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RECOMMENDED PRIORITIES FOR NUCLEAR PHYSICS 179 TABLE 10.1 Additional Facility Opportunities for Nuclear Physicsa Research Program (Examples) Structure of elementary nuclear Capability Required excitations; form of nuclear momentum distributions; nature of long-range and medium-range nuclear interactions Spin dependence of the nuclear interaction; fundamental symmetry tests; nuclear structure at high- momentum transfer Microscopic optical model; nuclear structure and nuclear shape transitions; studies of Gamow-Teller resonances Nuclear spectroscopy of isotopes far from stability; nuclear astrophysical reaction rates; search for exotic nuclei and superheavy elements Hypernuclear physics; rare kaon decays and other weak interaction studies; exotic atoms Tests of electroweak interactions; weak interactions of leptons with nuclei; muon spin resonance studies of solids Energy dependence of nuclear-reaction mechanisms; multiparticle decay of highly excited compound nuclei; giant resonances Nuclear physics with antinucleons; antinucleon-nucleon interactions to study few-quark dynamics; anti- nucleon atomic systems Nuclear astrophysics solar neutrons measurements; neutr~no oscillations High-duty-factor electron beams with good energy resolution at energies below 1 GeV High-quality, high-intensity polarized proton beams spanning in stages the energy range from 50 MeV to several GeV Secondary neutron beams (polarized and unpolarized) with good intensity and energy resolution at energies of up to several hundred MeV Intense secondary beams of radioactive nuclei Intense kaon beams of high purity Intense muon and neutrino beams of high quality Heavy ions through uranium, at energies between 10 and 100 MeV per nucleon Low-energy and medium-energy antinucleon beams Solar neutr~no detector sensitive to low- energy (less than 300-keV) neutrinos a The sequence of items is not intended to suggest relative priorities. particle physics. In particular, many experiments that are currently impractical because of low count rates or cosmic-ray backgrounds would become possible. In this context, we quote once more from the NSAC 1983 Long Range Plan (pages 74-751: A major new "Kaon Factory," a 10-30-GeV proton accelerator with 10~4-lO`5 protons per second, would provide substantial opportunities for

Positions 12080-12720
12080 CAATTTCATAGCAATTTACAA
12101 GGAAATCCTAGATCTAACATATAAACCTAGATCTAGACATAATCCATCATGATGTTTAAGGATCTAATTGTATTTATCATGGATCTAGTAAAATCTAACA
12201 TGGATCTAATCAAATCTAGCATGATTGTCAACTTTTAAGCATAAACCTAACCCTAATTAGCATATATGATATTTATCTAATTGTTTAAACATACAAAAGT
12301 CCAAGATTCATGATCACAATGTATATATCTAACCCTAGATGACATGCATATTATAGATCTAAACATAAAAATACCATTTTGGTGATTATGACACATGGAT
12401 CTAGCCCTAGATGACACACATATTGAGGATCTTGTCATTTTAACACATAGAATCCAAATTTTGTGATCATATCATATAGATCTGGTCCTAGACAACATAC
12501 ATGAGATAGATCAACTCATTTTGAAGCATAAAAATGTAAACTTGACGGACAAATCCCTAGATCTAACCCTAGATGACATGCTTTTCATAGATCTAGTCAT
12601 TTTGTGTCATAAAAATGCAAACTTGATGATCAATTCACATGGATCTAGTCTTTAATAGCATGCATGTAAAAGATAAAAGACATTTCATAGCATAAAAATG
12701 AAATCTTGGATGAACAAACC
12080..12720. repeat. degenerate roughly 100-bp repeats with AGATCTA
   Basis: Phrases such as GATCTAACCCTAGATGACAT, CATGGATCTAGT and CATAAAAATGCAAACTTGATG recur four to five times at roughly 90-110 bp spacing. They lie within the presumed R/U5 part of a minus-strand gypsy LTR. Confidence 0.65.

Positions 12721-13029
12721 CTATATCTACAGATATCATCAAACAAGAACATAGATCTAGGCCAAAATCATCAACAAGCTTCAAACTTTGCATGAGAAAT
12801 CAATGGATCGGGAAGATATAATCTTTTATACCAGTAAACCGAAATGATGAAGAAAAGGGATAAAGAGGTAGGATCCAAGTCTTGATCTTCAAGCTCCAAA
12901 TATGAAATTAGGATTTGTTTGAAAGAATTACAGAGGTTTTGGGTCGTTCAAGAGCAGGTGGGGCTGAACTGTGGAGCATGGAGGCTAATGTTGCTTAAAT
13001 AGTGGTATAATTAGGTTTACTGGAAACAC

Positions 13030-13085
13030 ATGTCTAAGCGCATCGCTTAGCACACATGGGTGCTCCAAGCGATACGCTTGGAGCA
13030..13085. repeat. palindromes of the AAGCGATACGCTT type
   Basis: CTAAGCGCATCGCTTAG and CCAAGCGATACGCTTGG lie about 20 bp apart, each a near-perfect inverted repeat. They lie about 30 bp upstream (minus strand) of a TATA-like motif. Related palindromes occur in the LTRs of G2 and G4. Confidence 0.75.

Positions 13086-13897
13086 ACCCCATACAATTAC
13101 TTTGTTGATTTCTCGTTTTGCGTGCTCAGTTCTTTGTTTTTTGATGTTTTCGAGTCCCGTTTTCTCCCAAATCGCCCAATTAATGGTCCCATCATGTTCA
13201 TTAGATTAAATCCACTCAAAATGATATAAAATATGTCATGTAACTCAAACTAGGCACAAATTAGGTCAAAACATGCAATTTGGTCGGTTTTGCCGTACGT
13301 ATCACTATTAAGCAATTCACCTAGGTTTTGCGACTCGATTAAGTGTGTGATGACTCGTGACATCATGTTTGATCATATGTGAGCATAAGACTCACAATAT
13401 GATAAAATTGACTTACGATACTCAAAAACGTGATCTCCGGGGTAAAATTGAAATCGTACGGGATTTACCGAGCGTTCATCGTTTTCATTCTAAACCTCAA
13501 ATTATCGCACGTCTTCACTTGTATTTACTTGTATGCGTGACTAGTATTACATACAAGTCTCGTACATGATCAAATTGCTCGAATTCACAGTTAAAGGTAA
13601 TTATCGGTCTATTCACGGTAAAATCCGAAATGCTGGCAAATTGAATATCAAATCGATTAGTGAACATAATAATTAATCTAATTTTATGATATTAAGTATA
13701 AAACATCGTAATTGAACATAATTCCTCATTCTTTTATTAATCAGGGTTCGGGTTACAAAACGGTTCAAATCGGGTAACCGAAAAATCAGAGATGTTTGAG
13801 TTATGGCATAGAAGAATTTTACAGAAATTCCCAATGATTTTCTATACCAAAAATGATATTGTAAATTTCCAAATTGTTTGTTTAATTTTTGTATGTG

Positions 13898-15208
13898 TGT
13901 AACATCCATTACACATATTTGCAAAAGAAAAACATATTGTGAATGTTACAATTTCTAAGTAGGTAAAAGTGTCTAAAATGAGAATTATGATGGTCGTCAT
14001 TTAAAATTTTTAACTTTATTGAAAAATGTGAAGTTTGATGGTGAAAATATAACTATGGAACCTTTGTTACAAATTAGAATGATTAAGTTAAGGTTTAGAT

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18O NUCLEAR PHYSICS physics in all of these areas. This physics is clearly very fundamental, important, and exciting. Given our commitment to the construction of the National Electron Accelerator Laboratory [now called the Continuous Elec- tron Beam Accelerator Facility] and the heavy-ion collider discussed above, the financial assumptions of this report preclude a major additional facility. But as circumstances change, we want to keep this important option readily available: it clearly presents many unique opportunities. Nuclear Instrumentation A serious national problem exists in the area of appropriate contin- ued support for nuclear-physics instrumentation. The NSAC 1983 Long Range Plan notes that the amount spent by the United States for basic nuclear-physics research relative to its Gross National Product is less than half of that spent in Western Europe or Canada. The effects of this disparity can readily be seen in the quality and sophistication of European instrumentation, which in many instances far surpasses that found in American universities and national laboratories. An increase in dedicated funding for instrumentation at both large and small facilities is therefore deemed essential. Examples of the need for new equipment abound. Obtaining infor- mation about the de-excitation of high spin states formed in heavy-ion- induced reactions requires the use of large, spherical arrays of scintil- lation detectors called crystal balls. The study of relativistic heavy-ion collisions requires large-mass, fine-grained detectors that allow the simultaneous localization, tracking, identification, and energy detec- tion of large numbers of emitted particles. Magnetic spectrometer systems have been steadily improving in performance, and even greater improvements (as well as significant cost reductions) can be made by using superconducting magnets. Studies of effects arising from the aligned spins of particles require both polarized targets and ion sources that will efficiently produce high-intensity polarized beams. Equally pressing is the need for advances in data reduction techniques, as the number of measured parameters grows with the increasingly complex experiments. Research and development programs are also necessary to deter- mine the most effective solutions for the rapidly increasing require- ments for sophisticated instrumentation. Higher-energy beams, for example, will require the development of detector systems whose capabilities far exceed those that have been used in nuclear physics to date. An extensive research and development program for the imple- mentation of detectors at the CEBAF will be needed, as well as a